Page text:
Background: Exposure to air pollution exerts direct effects on respiratory organs; however, molecular alterations underlying air pollution-induced pulmonary injury remain unclear. In this study, we investigated the effect of air pollution on the lung tissues of Sprague-Dawley rats with whole-body exposure to traffic-related PM1 (particulate matter < 1 μm in aerodynamic diameter) pollutants and compared it with that in rats exposed to high-efficiency particulate air–filtered gaseous pollutants and clean air controls for 3 and 6 months. Lung function and histological examinations were performed along with quantitative proteomics analysis and functional validation. Results: Rats in the 6-month PM1-exposed group exhibited a significant decline in lung function, as determined by decreased FEF25–75% and FEV20/FVC; however, histological analysis revealed earlier lung damage, as evidenced by increased congestion and macrophage infiltration in 3-month PM1-exposed rat lungs. The lung tissue proteomics analysis identified 2673 proteins that highlighted the differential dysregulation of proteins involved in oxidative stress, cellular metabolism, calcium signalling, inflammatory responses, and actin dynamics under exposures to PM1 and gaseous pollutants. The presence of PM1 specifically enhanced oxidative stress and inflammatory reactions under subchronic exposure to traffic-related PM1 and suppressed glucose metabolism and actin cytoskeleton signalling. These factors might lead to repair failure and thus to lung function decline after chronic exposure to traffic-related PM1. A detailed pathogenic mechanism was proposed to depict temporal and dynamic molecular regulations associated with PM1- and gaseous pollutants-induced lung injury. Conclusion: This study explored several potential molecular features associated with early lung damage in response to traffic-related air pollution, which might be used to screen individuals more susceptible to air pollution.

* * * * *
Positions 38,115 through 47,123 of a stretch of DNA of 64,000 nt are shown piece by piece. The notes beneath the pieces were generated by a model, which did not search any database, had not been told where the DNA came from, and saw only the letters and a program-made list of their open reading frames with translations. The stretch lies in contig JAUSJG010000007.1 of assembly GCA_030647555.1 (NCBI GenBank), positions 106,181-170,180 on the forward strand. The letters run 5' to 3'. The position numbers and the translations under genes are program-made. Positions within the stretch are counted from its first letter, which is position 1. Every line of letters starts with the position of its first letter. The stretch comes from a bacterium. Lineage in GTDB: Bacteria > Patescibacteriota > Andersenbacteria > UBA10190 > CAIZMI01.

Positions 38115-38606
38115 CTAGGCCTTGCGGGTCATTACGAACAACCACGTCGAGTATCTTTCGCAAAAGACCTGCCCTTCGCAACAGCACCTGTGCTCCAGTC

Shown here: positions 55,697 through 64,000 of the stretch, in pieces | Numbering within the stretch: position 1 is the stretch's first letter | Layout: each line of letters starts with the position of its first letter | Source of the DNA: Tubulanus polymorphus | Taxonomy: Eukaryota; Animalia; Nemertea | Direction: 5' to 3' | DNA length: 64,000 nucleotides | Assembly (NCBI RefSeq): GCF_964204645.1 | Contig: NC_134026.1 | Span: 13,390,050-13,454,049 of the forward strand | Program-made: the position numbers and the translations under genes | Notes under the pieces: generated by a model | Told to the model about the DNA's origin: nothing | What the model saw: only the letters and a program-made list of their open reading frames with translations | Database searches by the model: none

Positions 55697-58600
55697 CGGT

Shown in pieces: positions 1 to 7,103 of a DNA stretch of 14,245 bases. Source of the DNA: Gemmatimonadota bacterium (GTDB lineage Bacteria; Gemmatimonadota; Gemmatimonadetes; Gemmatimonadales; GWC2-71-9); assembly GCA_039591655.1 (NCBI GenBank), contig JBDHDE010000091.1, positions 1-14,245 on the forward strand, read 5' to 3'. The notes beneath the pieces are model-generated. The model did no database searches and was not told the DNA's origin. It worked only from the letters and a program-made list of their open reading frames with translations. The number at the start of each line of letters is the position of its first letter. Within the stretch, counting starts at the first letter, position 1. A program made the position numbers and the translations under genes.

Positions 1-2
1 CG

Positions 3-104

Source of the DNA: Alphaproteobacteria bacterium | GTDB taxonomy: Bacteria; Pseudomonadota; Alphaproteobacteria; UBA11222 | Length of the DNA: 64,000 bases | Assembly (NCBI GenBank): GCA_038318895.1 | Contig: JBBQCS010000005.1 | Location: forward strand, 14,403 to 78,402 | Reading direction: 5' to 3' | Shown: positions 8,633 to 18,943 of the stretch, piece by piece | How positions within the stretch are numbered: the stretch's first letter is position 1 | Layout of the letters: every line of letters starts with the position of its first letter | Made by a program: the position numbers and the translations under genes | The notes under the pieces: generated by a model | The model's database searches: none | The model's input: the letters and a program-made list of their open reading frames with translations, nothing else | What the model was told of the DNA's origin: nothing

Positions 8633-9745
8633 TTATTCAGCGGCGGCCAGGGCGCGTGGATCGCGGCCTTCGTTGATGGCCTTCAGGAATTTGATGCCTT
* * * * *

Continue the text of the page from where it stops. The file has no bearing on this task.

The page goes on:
- Gaseous pollutant
- Lung injury
- Molecular mechanism
- Particulate matter
- Traffic-related air pollution
ASJC Scopus subject areas
- Health, Toxicology and Mutagenesis